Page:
Say you have an app and want to redirect user to a specific view when a push notification is tapped, eg: going to a specific chat room in Telegram after tapping push notification of that message. How do we proceed to implement this? 🤔

In a rush and just want the code solution? Click here

tapAndMove

(Notice that after tapping the push notification, the app moves to the conversation with Sans).

In the previous article on performing action when user tap on notification, we know that to perform an action when user tap on notification, we need to use the didReceive response: method from UNUserNotificationCenterDelegate.

// AppDelegate.swift

// remember to set delegate for notification center 
// UNUserNotificationCenter.current().delegate = self

extension AppDelegate: UNUserNotificationCenterDelegate{
    
  // This function will be called right after user tap on the notification
  func userNotificationCenter(_ center: UNUserNotificationCenter, didReceive response: UNNotificationResponse, withCompletionHandler completionHandler: @escaping () -> Void) {
      
    // tell the app that we have finished processing the user’s action / response
    completionHandler()
  }
}

Now that we can process the notification tap, how do we access the view controllers from AppDelegate?

Window and RootViewController

AppDelegate has a window property that contains all the view controllers that is being displayed.

From Apple's Documentation,

A window is an instance of the UIWindow class and handles the overall presentation of your application’s user interface. Windows work with views (and their owning view controllers) to manage interactions with, and changes to, the visible view hierarchy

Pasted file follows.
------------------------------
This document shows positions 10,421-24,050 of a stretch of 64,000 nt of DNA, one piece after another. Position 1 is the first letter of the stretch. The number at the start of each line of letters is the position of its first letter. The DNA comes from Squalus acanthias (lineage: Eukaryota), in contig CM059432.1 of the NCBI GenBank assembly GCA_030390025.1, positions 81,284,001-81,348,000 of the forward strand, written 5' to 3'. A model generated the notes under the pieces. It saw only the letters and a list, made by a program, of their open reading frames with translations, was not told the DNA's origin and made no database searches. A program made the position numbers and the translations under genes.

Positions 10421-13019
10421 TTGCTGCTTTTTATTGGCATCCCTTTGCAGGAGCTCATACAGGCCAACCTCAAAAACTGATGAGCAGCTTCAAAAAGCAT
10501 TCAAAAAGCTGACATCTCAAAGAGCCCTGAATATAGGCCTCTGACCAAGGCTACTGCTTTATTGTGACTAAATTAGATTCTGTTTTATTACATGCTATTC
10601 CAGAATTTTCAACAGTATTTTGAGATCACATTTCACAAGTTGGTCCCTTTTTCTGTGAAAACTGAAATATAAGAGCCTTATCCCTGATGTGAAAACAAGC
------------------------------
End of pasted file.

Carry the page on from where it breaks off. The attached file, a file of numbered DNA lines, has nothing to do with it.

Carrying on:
Every iOS application needs at least one window—an instance of the UIWindow class—and some may include more than one window. A window object has several responsibilities:

You can think of UIWindow as a container that contains your app views (and their owning view controllers), view controllers are usually stored in a stack (think of it like layers in Photoshop).

UIWindow layers

If we click on the debug hierachy button in Xcode while the app is running, we can see the 3D arrangement of the view controllers and views. Notice that UIWindow is on the furthest back in the hierachy, the tab bar controller is stacked on top of it, and then the navigation controller, and finally the specific view controller.

uiwindow

We can access the window property (UIWindow object) in AppDelegate by using self.window? , self refers to the AppDelegate, and the window property is optional, it might be nil in case there is no window, but very unlikely.

There's a rootViewController property for the window object, which access the most bottom view controllers in the stack. In the illustration above, the most bottom view controller is the UITabBarController, this is the rootViewController for the window.

root view controller

In storyboard, the flow looks like this:

storyboard

The root view controller is our entry point to access view controllers from AppDelegate. One naive approach would be changing the root view controller to the view controller we want when the user tap on the push notification.

Say we want to show the ConversationViewController when user tap on push notification :

CVC Storyboard ID

We can change the root view controller like this :

func userNotificationCenter(_ center: UNUserNotificationCenter, didReceive response: UNNotificationResponse, withCompletionHandler completionHandler: @escaping () -> Void) {